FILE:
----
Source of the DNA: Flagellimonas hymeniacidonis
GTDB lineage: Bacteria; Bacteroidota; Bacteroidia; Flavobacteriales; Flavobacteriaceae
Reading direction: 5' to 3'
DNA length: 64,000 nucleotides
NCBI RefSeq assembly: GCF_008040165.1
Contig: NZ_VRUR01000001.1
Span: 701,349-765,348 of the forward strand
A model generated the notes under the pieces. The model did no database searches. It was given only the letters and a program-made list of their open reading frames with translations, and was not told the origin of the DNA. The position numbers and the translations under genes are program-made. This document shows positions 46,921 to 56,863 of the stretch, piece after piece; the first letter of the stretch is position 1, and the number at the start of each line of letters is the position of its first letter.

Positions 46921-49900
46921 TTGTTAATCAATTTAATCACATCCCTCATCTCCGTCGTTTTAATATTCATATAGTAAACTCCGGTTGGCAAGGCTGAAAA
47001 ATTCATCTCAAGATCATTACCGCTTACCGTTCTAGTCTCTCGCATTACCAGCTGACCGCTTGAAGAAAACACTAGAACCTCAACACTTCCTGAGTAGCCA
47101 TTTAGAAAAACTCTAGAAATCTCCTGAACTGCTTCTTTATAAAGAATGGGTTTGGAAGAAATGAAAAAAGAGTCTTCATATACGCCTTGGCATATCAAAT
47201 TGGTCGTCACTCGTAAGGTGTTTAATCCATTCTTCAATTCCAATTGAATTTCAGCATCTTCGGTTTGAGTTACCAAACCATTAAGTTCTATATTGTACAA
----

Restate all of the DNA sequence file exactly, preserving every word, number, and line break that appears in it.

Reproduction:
Source of the DNA: Flagellimonas hymeniacidonis
GTDB lineage: Bacteria; Bacteroidota; Bacteroidia; Flavobacteriales; Flavobacteriaceae
Reading direction: 5' to 3'
DNA length: 64,000 nucleotides
NCBI RefSeq assembly: GCF_008040165.1
Contig: NZ_VRUR01000001.1
Span: 701,349-765,348 of the forward strand
A model generated the notes under the pieces. The model did no database searches. It was given only the letters and a program-made list of their open reading frames with translations, and was not told the origin of the DNA. The position numbers and the translations under genes are program-made. This document shows positions 46,921 to 56,863 of the stretch, piece after piece; the first letter of the stretch is position 1, and the number at the start of each line of letters is the position of its first letter.

Positions 46921-49900
46921 TTGTTAATCAATTTAATCACATCCCTCATCTCCGTCGTTTTAATATTCATATAGTAAACTCCGGTTGGCAAGGCTGAAAA
47001 ATTCATCTCAAGATCATTACCGCTTACCGTTCTAGTCTCTCGCATTACCAGCTGACCGCTTGAAGAAAACACTAGAACCTCAACACTTCCTGAGTAGCCA
47101 TTTAGAAAAACTCTAGAAATCTCCTGAACTGCTTCTTTATAAAGAATGGGTTTGGAAGAAATGAAAAAAGAGTCTTCATATACGCCTTGGCATATCAAAT
47201 TGGTCGTCACTCGTAAGGTGTTTAATCCATTCTTCAATTCCAATTGAATTTCAGCATCTTCGGTTTGAGTTACCAAACCATTAAGTTCTATATTGTACAA